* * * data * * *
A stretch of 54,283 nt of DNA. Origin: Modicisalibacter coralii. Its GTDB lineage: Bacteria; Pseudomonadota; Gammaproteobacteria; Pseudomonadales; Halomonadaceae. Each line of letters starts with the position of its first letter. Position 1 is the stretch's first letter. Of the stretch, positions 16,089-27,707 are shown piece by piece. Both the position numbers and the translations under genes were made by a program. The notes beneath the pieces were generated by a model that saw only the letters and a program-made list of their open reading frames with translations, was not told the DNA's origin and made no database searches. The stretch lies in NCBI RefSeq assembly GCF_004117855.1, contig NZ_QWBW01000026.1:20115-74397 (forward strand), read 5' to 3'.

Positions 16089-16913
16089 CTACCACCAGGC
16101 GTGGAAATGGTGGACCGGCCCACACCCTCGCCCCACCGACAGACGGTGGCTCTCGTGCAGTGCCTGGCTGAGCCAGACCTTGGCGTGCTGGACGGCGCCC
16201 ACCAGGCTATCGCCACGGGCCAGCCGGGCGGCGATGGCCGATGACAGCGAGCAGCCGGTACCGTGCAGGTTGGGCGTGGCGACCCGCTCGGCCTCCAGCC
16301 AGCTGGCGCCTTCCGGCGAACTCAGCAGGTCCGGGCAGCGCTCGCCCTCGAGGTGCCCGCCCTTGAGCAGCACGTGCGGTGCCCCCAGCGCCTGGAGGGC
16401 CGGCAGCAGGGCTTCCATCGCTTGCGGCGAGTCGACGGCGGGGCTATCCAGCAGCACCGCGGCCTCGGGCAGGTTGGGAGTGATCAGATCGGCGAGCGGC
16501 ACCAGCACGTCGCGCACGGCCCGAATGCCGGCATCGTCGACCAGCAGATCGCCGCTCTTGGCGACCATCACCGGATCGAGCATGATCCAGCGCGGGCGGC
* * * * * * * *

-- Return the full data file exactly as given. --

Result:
A stretch of 54,283 nt of DNA. Origin: Modicisalibacter coralii. Its GTDB lineage: Bacteria; Pseudomonadota; Gammaproteobacteria; Pseudomonadales; Halomonadaceae. Each line of letters starts with the position of its first letter. Position 1 is the stretch's first letter. Of the stretch, positions 16,089-27,707 are shown piece by piece. Both the position numbers and the translations under genes were made by a program. The notes beneath the pieces were generated by a model that saw only the letters and a program-made list of their open reading frames with translations, was not told the DNA's origin and made no database searches. The stretch lies in NCBI RefSeq assembly GCF_004117855.1, contig NZ_QWBW01000026.1:20115-74397 (forward strand), read 5' to 3'.

Positions 16089-16913
16089 CTACCACCAGGC
16101 GTGGAAATGGTGGACCGGCCCACACCCTCGCCCCACCGACAGACGGTGGCTCTCGTGCAGTGCCTGGCTGAGCCAGACCTTGGCGTGCTGGACGGCGCCC
16201 ACCAGGCTATCGCCACGGGCCAGCCGGGCGGCGATGGCCGATGACAGCGAGCAGCCGGTACCGTGCAGGTTGGGCGTGGCGACCCGCTCGGCCTCCAGCC
16301 AGCTGGCGCCTTCCGGCGAACTCAGCAGGTCCGGGCAGCGCTCGCCCTCGAGGTGCCCGCCCTTGAGCAGCACGTGCGGTGCCCCCAGCGCCTGGAGGGC
16401 CGGCAGCAGGGCTTCCATCGCTTGCGGCGAGTCGACGGCGGGGCTATCCAGCAGCACCGCGGCCTCGGGCAGGTTGGGAGTGATCAGATCGGCGAGCGGC
16501 ACCAGCACGTCGCGCACGGCCCGAATGCCGGCATCGTCGACCAGCAGATCGCCGCTCTTGGCGACCATCACCGGATCGAGCATGATCCAGCGCGGGCGGC